Michael Abrahams | The dengue virus and its vector
It’s official. We are now in the midst of a dengue outbreak. Like chikungunya and Zika, dengue fever is a mosquito-borne tropical disease caused by a virus. Unlike chikungunya and Zika, however, dengue is endemic to Jamaica. In other words, it is always lurking around on our island.
There are four types, known as serotypes, of the virus that causes dengue: DEN-1, DEN-2, DEN-3, DEN-4. Infection occurs when one is bitten by a female mosquito, usually Aedes aegypti, carrying the virus. The mosquito becomes infected when it sucks the blood of a person afflicted with the virus, and after about a week, the mosquito can then transmit the virus to another person.
An infected mosquito is capable of transmitting the virus for the rest of its life, which is usually two weeks to a month. The critters can fly up to 500 metres seeking out water-filled containers to lay their eggs, but usually remain close to human habitats. The Aedes aegypti mosquito lives in urban areas and breeds mostly in man-made containers, such as cups, bottles, cans, barrels, drums and discarded tyres.
The eggs hatch when in contact with water and can withstand very dry conditions and survive for months. Female mosquitoes lay dozens of eggs up to five times during their lifetime.
Unlike many other mosquitoes, this species is a daytime feeder, with its peak biting periods being early in the morning and in the evening before dusk. At these times, it will bite multiple people, making it a highly efficient epidemic vector mosquito. In-between feeding periods, adult mosquitoes usually rest indoors in dark areas such as closets, under beds and behind curtains, where they are protected from wind, rain and most predators.
Symptoms, which usually begin four to six days after infection, may include:
· Sudden, high fever.
· Severe headaches.
· Pain behind the eyes.
· Severe joint and muscle pain (hence the term ‘breakbone fever’).
· Skin rash, which appears two to five days after the onset of fever.
A variant of dengue, known as severe or haemorrhagic dengue, can also occur. Symptoms in these cases include:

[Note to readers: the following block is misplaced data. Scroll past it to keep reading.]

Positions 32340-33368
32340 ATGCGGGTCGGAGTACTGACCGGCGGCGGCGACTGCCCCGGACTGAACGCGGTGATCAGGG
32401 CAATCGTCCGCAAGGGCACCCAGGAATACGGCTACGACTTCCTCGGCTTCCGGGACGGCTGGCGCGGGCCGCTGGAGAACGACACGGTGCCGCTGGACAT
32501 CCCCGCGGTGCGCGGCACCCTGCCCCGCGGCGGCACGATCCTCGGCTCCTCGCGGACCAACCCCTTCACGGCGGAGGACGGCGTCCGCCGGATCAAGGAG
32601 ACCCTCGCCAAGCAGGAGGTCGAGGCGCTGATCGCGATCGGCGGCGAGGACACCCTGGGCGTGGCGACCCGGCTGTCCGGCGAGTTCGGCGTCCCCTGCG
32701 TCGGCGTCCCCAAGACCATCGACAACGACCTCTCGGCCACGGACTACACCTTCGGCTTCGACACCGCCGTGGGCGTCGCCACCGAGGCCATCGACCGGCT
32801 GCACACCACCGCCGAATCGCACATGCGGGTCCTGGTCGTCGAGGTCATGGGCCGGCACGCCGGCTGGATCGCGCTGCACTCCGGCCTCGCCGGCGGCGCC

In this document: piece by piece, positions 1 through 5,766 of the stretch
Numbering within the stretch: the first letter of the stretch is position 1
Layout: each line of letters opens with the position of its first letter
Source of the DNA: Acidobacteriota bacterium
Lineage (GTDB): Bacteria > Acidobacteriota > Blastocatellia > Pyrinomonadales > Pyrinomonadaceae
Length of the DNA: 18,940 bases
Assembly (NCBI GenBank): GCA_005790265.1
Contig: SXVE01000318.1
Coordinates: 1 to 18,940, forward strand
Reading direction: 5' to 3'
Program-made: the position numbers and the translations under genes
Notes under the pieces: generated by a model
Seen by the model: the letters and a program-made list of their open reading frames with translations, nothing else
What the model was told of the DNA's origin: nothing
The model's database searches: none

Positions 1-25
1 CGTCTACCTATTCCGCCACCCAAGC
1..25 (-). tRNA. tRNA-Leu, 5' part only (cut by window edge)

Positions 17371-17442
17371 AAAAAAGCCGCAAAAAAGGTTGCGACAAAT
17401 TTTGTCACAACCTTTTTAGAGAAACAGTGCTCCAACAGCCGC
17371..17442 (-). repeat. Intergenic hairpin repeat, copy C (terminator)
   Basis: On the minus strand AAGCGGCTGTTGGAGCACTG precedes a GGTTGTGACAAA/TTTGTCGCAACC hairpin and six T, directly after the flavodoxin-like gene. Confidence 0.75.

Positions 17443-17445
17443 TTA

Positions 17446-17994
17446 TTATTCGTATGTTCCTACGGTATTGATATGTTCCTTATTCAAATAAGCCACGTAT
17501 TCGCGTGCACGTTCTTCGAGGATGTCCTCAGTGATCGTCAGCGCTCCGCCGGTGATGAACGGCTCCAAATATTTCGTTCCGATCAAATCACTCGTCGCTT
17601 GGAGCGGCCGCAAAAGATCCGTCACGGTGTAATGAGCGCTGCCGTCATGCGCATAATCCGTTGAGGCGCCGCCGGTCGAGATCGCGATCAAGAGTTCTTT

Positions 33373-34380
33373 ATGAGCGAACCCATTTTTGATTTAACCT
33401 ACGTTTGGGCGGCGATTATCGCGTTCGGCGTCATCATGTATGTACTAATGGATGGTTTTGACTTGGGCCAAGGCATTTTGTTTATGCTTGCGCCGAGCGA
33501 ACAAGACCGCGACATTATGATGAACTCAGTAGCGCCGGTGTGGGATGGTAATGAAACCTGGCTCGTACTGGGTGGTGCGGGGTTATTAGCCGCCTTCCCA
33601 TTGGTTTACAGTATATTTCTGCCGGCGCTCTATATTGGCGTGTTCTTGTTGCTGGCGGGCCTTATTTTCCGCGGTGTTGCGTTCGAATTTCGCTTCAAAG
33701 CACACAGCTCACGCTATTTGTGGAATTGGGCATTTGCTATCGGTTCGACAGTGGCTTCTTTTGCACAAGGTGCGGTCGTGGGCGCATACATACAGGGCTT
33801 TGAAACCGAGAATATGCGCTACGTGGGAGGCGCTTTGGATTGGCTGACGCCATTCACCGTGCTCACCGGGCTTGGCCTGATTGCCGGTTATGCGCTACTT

· Severe abdominal pain.
· Persistent vomiting.
· Bleeding gums.
· Vomiting blood.
· Rapid breathing.
If you suspect you have dengue, seek medical attention. In the meantime, it is safe to take paracetamol (panadol, Tylenol, cetamol) to ease the discomfort of pain and fever. Do NOT take aspirin or painkillers known as non-steroidal anti-inflammatory drugs (NSAIDS).
Common examples are diclofenac (Cataflam, Voltaren) and ibuprofen (Motrin, Advil). These drugs are usually useful in the management of pain and fever, but in dengue, they may increase the risk of bleeding, especially in the severe, haemorrhagic form, with disastrous consequences. Rest and hydration are important to achieve recovery from the infection.
Rather than having to treat this malady, it is preferable to prevent it. Knowing the breeding and feeding habits of the vector helps us in this regard. So, do as much as you can to decrease breeding options. Do not allow stagnant water to remain uncovered in and around your homes, communities, workplaces and schools. Tour these areas regularly and discard water from open containers, or if the water is to be used, cover the receptacles securely.
If you wish to use open containers in which water has gathered, scrub them after emptying them to get rid of eggs which may have already been laid. Regularly change the water in outdoor bird baths and pets' water dishes.
Protecting yourselves with repellents containing DEET, IR3535 or Icaridinis recommended, in addition to wearing long-sleeved clothing when possible, especially during the main biting periods. Mosquito nets and screens, insecticides, mosquito coils and vaporisers are also useful. If you are already infected, these methods should also be employed in order to protect those around you.
If you have recovered from dengue, do not get complacent. The virus has four types, and while infection with one type usually gives lifelong immunity to that type, it only provides short-term immunity to the others. As a matter of fact, unfortunately, subsequent infection with a different type increases the risk of severe complications. So continuous vigilance is advised.
Dengue is rarely fatal, but the pain and incapacitation from it can be severe. In order to restrict the spread of the infection, control of its insect vector is critical. In other words: “If yu nuh waan pop dung and fenkeh-fenkeh, yu fi bun mosquito an’ run weh dengue.”
For more information, check out the Ministry of Health’s website at https://www.moh.gov.jm/.